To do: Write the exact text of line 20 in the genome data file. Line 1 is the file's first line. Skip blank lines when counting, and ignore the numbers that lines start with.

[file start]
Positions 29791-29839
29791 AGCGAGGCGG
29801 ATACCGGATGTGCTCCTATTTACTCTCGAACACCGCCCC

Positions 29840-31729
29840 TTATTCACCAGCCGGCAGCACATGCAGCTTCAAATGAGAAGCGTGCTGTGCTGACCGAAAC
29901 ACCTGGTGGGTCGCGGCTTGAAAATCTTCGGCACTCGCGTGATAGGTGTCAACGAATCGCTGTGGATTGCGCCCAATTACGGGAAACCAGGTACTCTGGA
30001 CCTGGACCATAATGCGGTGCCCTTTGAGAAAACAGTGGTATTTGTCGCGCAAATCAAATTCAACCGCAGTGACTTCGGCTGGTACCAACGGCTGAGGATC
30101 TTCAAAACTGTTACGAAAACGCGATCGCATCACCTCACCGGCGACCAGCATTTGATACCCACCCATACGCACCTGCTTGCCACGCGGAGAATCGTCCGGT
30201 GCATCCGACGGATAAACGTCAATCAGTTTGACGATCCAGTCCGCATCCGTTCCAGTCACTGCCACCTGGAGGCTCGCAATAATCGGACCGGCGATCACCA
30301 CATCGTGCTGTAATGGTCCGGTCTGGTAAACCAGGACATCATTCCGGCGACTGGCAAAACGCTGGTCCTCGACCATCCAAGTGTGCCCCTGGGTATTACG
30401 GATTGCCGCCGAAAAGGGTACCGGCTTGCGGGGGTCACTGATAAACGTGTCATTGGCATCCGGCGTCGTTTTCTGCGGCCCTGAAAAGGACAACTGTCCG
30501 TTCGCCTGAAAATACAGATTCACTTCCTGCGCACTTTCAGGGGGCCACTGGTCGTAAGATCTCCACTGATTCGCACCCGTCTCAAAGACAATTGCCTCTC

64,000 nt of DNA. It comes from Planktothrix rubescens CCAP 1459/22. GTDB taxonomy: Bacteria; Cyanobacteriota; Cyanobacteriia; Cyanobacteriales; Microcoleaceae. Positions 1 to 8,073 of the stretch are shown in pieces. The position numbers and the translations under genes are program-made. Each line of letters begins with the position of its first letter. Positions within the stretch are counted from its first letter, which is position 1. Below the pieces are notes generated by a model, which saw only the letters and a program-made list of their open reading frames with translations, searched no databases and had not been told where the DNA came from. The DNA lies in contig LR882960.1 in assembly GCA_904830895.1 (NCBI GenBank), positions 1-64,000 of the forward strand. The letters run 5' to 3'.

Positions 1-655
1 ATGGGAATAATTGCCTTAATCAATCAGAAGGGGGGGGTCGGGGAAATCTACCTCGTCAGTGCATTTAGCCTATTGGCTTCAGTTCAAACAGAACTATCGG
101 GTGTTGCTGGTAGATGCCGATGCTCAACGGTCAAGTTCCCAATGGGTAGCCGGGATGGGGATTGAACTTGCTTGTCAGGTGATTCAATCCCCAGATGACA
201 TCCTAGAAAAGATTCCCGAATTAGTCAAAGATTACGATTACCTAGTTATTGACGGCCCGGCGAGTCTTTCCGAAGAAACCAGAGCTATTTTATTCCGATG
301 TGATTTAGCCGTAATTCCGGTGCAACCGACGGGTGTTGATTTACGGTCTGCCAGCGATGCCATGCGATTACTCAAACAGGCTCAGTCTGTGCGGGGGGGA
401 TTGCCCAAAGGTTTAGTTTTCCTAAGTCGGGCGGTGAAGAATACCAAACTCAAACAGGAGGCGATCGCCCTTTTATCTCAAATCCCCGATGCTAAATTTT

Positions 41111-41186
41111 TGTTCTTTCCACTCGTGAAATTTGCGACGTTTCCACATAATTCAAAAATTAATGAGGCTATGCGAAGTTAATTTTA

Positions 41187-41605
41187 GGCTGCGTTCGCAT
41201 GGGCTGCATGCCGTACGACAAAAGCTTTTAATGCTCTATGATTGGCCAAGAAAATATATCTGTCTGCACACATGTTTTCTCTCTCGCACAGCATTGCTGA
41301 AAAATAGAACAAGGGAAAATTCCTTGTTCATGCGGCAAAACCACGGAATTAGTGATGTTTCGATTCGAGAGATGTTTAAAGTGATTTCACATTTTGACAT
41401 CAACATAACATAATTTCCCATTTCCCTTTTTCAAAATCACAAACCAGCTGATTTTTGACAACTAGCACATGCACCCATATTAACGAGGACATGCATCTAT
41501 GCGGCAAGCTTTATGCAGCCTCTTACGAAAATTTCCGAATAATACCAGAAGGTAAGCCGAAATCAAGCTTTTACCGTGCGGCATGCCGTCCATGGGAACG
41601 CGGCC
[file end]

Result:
Positions 41111-41186